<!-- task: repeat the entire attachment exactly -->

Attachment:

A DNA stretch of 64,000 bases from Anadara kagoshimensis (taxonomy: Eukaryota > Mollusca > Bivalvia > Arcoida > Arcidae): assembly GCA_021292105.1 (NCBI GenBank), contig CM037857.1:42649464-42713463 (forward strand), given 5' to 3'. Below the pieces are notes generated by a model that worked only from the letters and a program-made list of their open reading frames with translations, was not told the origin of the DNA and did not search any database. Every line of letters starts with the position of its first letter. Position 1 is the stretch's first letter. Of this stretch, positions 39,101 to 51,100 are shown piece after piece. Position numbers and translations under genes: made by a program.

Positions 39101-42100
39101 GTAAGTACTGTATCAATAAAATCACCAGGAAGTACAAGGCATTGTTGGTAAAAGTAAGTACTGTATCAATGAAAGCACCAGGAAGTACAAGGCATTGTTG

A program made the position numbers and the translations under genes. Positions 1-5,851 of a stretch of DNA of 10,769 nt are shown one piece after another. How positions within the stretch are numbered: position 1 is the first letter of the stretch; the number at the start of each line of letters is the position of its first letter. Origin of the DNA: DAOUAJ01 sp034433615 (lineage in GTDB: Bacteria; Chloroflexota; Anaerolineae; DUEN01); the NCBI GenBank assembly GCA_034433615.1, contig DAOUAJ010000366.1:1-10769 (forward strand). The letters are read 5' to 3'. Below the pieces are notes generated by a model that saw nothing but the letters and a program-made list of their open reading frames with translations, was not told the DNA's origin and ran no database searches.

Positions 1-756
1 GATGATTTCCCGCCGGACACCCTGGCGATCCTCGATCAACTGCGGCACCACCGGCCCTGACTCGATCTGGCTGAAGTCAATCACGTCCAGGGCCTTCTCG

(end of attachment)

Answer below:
A DNA stretch of 64,000 bases from Anadara kagoshimensis (taxonomy: Eukaryota > Mollusca > Bivalvia > Arcoida > Arcidae): assembly GCA_021292105.1 (NCBI GenBank), contig CM037857.1:42649464-42713463 (forward strand), given 5' to 3'. Below the pieces are notes generated by a model that worked only from the letters and a program-made list of their open reading frames with translations, was not told the origin of the DNA and did not search any database. Every line of letters starts with the position of its first letter. Position 1 is the stretch's first letter. Of this stretch, positions 39,101 to 51,100 are shown piece after piece. Position numbers and translations under genes: made by a program.

Positions 39101-42100
39101 GTAAGTACTGTATCAATAAAATCACCAGGAAGTACAAGGCATTGTTGGTAAAAGTAAGTACTGTATCAATGAAAGCACCAGGAAGTACAAGGCATTGTTG

A program made the position numbers and the translations under genes. Positions 1-5,851 of a stretch of DNA of 10,769 nt are shown one piece after another. How positions within the stretch are numbered: position 1 is the first letter of the stretch; the number at the start of each line of letters is the position of its first letter. Origin of the DNA: DAOUAJ01 sp034433615 (lineage in GTDB: Bacteria; Chloroflexota; Anaerolineae; DUEN01); the NCBI GenBank assembly GCA_034433615.1, contig DAOUAJ010000366.1:1-10769 (forward strand). The letters are read 5' to 3'. Below the pieces are notes generated by a model that saw nothing but the letters and a program-made list of their open reading frames with translations, was not told the DNA's origin and ran no database searches.

Positions 1-756
1 GATGATTTCCCGCCGGACACCCTGGCGATCCTCGATCAACTGCGGCACCACCGGCCCTGACTCGATCTGGCTGAAGTCAATCACGTCCAGGGCCTTCTCG